Friday, March 9

if you will it dude, it is no dream

Burpees x 30 seconds
Mountain Climbers x 30 seconds
Jumping Jacks x 30 seconds
Mahlers x 30 seconds
Split Shuffle x 30 seconds
Grasshoppers x 30 seconds
Rest x 30 seconds

Go through 4-6 times

Really, this "protocol," if you want to call it that, can work with any 6 exercises you choose, provided that you can do it for 30 seconds. I was originally introduced to this by a trainer I knew in college, but more recently came across it for a second time in reading Never Gymless.

Basically, I can't say enough about this book. It is a handbook that covers almost every aspect of non-track and non-sport specific strength/conditioning that I'm interested in. I put in my hours at the gym lifting in college. I find that my body works better and is just as strong if I stay out of the gym and continue working hard with these sort of exercises. It also removes the bevy of excuses like "I don't have the space or time to do this" or "I don't have the money to afford a gym" or "I don't want to travel to the gym." These were all bullshit and still are. Now I have no reason to even think those things.

If you want to be in shape, you can do it, just put in the time.
If you want to be better at ultimate, you can do it, just put in the time.

Be creative with your training. Every time an excuse comes up, work to solve the problem instead of accepting it.

One of the excuses that I used when I first started playing club ultimate was "I've torn both of my ACLs, I'll never be strong or fast enough to compete." It took me at least a full season to get over that and realize that it was not acceptable-- no one wants to hear you bitching, they want to see you perform.

The second excuse was not a verbal one, but a physical one. I was hovering around 185 when I started with Pike. I felt like I could never be as fast as those skinny motherfuckers on my team. It seemed that they were just built differently. True enough in some cases (I'm looking squarely at you, Bailey, Danny and Joel) but there were others who I assumed were naturally that way.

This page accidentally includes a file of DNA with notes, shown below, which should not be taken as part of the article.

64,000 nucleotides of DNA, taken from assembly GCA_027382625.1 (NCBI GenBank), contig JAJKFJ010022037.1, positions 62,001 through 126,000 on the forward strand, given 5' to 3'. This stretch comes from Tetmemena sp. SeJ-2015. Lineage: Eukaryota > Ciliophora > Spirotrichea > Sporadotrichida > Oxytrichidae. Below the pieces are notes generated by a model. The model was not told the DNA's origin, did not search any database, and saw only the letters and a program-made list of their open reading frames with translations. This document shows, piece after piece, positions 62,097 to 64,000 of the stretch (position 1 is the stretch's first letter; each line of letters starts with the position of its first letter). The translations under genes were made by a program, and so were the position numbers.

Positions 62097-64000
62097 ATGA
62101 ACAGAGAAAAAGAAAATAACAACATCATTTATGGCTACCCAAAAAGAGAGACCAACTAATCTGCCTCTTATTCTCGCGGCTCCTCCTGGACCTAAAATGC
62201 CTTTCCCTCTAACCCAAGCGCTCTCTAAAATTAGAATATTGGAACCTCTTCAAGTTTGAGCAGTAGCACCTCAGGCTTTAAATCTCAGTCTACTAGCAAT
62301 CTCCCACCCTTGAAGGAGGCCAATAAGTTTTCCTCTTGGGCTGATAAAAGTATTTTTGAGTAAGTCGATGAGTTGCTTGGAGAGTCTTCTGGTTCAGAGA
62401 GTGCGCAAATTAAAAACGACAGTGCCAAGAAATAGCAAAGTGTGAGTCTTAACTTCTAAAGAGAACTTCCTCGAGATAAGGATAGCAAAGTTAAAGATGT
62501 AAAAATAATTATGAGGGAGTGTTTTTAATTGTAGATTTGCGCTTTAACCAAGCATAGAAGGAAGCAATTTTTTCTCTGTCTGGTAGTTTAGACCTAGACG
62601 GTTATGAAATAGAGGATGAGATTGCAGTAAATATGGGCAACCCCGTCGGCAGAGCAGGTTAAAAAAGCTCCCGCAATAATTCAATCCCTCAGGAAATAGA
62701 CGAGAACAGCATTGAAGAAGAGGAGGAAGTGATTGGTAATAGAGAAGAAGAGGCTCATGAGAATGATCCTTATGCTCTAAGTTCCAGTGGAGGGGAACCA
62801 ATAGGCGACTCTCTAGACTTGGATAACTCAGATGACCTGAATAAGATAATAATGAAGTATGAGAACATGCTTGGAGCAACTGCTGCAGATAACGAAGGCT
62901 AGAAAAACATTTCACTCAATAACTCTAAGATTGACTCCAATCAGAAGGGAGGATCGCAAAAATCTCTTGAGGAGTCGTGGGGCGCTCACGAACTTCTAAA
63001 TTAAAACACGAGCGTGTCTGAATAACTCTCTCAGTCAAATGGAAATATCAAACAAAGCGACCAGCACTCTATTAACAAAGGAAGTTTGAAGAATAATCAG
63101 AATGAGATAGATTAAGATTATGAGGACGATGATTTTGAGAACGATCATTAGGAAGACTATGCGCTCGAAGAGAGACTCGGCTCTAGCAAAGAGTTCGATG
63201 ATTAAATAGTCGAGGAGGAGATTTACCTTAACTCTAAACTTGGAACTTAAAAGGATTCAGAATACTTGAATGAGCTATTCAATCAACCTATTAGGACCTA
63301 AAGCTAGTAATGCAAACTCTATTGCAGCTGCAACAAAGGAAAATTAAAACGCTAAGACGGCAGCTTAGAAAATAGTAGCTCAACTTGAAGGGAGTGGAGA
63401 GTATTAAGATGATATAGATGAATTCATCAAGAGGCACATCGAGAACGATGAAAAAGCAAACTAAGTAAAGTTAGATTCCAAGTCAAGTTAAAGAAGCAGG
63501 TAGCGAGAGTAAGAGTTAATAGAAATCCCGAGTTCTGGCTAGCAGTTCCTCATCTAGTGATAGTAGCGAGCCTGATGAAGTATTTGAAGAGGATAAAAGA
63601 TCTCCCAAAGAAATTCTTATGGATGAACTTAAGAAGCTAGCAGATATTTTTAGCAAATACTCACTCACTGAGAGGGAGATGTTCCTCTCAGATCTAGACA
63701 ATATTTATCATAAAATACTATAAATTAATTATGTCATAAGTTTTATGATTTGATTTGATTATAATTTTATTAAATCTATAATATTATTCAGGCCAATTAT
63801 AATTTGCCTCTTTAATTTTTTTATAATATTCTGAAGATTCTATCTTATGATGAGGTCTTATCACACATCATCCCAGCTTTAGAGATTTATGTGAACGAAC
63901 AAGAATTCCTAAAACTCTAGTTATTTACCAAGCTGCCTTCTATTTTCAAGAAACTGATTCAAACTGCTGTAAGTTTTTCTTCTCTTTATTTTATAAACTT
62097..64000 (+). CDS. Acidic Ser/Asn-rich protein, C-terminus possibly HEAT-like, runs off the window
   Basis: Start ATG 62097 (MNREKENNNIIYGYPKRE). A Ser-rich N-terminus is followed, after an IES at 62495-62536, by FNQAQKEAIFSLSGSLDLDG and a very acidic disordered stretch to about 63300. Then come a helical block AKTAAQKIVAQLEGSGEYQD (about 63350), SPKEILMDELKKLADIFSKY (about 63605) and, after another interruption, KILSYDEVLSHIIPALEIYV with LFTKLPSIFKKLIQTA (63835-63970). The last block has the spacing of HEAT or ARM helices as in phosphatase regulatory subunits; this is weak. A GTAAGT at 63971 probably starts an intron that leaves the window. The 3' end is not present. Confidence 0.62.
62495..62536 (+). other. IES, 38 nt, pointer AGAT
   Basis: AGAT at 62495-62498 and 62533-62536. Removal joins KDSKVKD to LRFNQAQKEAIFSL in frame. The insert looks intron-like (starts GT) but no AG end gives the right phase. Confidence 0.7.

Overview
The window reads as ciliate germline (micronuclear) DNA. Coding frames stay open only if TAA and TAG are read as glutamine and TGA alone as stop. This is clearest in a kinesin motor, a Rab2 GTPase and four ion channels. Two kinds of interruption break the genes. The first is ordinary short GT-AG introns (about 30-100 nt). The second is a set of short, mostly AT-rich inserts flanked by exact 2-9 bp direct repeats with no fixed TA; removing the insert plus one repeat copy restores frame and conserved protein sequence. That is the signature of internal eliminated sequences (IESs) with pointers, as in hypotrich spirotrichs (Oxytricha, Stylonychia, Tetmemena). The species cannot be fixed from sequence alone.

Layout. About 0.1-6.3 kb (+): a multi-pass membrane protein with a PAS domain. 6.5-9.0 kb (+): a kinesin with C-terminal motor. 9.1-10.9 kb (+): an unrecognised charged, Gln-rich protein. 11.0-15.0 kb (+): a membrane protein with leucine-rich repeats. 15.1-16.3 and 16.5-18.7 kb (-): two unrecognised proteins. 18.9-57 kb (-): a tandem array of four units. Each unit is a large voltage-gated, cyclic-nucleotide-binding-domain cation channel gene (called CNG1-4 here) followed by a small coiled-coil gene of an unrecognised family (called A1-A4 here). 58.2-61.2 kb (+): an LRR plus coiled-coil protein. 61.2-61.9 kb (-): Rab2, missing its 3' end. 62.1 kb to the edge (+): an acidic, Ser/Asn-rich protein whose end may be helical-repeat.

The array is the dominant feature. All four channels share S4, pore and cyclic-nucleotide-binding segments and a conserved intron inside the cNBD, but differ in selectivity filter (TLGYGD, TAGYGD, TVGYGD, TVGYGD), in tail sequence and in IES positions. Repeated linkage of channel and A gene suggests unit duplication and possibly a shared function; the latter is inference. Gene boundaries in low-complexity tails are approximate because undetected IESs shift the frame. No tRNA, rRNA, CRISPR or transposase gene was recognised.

As it turns out, I was dead wrong. These guys were busting their asses in terms of training AND eating well. All it took was a trusted teammate telling me that the first thing I needed to do to improve my game was lose 10-15 pounds. When I did, well, I got a ton better. Try running around with a backpack of 15 pounds for a day and then take it off to do a couple of sprints. You'll notice the same difference I did once I reached my goal of 170. These days I go from about 172 at the beginning of the season to 167 at Regionals/Nationals just due to the constant training/playing. I'm a little sturdier in the early season, and a little faster at the end. Perfect.

To quote Walter Sobchak paraphrasing Theodore Herzl "If you will it dude, it is no dream."
--
Workout Total
21 Minutes of Interval work

7 comments:

Andy said...

Great post. Personally I have no problems kicking my ass and getting myself to a gym - but I do struggle to eat properly.

Which brings me to a question for you - why not post what you're eating each day as well as you're workout?

Andy said...

Please excuse the heinously retarded "you're" instead of the proper "your" at the end of the last sentence.

dusty.rhodes said...

Well... I mostly figure it would be more boring than my already tediously long posts about basketball.

Perhaps I'll post my thoughts on what a solid diet contains and forego the continuing journal aspect of it.

As for "you're/your," well, you went to a state school. I'm just happy that *you're* working to overcome *your* problem. How's that for a dollar's worth of free advice?

Speaking of which, could somebody do the math to determine how much a dollar's worth of free advice actually is? I think you have to divide by zero in that equation, but I'm not sure.

Bill Mill said...

Does ramen count as eating right?

Anyway, I just hit 178, the heaviest I've ever been in my life (I'm 6'2"). I'd never previously been over 165 until a few months ago, and the new weight is all muscle. I'm hoping that my much improved core and upper body strength will make me enough of a better player to overcome the extra weight.

I plan to be back down to my 165-ish at the end of the season, but I don't really know if I'll get there naturally or I'll have to do something to actively get there.

And Ross is great, he fires me up. It's a pretty cheesy writing style, but the information is unmatched.

dusty.rhodes said...

Yeah, he's not a writer, he's a trainer. He really puts his all into what he does and you can see it in the results both for him and those that follow his advice.

Perhaps I should have clarified that by "losing weight" I meant "losing fat."

wally said...

Since when did Bailey ever train on his own time?

dusty.rhodes said...

He didn't. Bailey, Danny and Wooten are prime examples of people who are just built like beanpoles.